Serebrier has said that as a young composer, he wrote single movement works because he felt that multi-movement forms had become redundant. In a sense, that view seems quite arbitrary considering how many traditional stylistic features his music retains from the 19th century. But somehow he always manages to avoid cliché or parody. Perhaps his diverse roots are to thank: he was born and brought up in Uruguay to Polish and Russian parents before moving to the US to study. Like many new world composers, his work takes elements of European musical traditions and reconfigures them. It’s this reconfiguration that makes the work distinctive, and surprising too. I get the impression (and I may be wrong) that the music comes naturally to Serebrier and that he doesn’t have to search too hard for inspiration. It was the 1st Symphony that put Serebrier on the map when Stokowski premiered and later recorded the work. The Stokowski recording has recently been reissued, and although I haven’t had a chance to hear it, I can imagine that this is just the sort of music Stokowski would have loved. Perhaps the orchestration is a little more modest than he would have written himself, but the passionate, full tutti textures, the innovative percussion, the sweeping string lines – it’s all very Stokowskiesque.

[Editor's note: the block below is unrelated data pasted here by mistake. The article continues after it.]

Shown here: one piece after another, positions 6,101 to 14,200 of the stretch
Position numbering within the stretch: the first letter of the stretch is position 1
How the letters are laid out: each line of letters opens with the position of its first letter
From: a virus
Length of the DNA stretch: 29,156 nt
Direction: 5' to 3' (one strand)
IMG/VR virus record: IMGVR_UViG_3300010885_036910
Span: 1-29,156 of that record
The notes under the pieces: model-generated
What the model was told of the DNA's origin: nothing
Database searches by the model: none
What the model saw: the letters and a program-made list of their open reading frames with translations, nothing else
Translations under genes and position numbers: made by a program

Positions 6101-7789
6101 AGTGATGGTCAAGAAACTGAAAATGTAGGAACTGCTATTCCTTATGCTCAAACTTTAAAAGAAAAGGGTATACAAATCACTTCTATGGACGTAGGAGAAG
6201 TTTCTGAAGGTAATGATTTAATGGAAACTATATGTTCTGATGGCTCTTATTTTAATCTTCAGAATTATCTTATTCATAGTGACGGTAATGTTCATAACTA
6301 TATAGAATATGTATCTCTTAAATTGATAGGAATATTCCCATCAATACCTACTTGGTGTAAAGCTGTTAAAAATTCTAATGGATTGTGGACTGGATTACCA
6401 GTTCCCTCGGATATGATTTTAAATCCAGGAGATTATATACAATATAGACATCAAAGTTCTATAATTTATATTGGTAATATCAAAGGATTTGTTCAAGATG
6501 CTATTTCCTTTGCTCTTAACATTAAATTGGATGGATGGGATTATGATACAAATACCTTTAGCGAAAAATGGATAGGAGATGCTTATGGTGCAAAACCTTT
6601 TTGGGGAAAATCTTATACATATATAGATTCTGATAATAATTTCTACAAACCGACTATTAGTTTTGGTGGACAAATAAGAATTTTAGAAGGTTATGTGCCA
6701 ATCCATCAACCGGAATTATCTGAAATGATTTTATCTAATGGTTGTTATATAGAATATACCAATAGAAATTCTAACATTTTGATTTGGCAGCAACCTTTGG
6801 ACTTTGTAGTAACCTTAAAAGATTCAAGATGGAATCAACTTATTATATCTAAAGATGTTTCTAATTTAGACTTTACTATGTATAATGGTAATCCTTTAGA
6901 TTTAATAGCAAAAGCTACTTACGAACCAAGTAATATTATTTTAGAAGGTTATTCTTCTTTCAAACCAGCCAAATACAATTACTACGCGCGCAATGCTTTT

The Double Bass Concerto ‘Nueve’ is another story entirely. It is a much more experimental work, with offstage players, a choir, jazz breaks and even a text for the soloist to recite. Serebrier describes the work as being of its time (1971), and certainly all these ideas were in the process of becoming common currency then. In fact, the work is more lyrical and more approachable than its description suggests. The move from Copland-like symphonism to Berio-like experimentalism doesn’t significantly affect the overall style of the music. Somehow, and this is all the more impressive given the choice of solo instrument, the work functions as a traditional concerto. The performance of all the works on the disc is excellent, as is the sound, but the engineers have been faced with some unusual challenges in the Double Bass Concerto. Simon Callow (a close friend of the composer) reads the text instead of the soloist, but you don’t get the impression that they are sharing a stage. Perhaps they are, but Callow’s voice has been so isolated from the acoustic that it sounds like he is in the control room. An impressive performance here from soloist Gary Carr, the work’s dedicatee. He is an older man than he was in 1971, but you wouldn’t know it from his agility around the finger board and his impressive projection.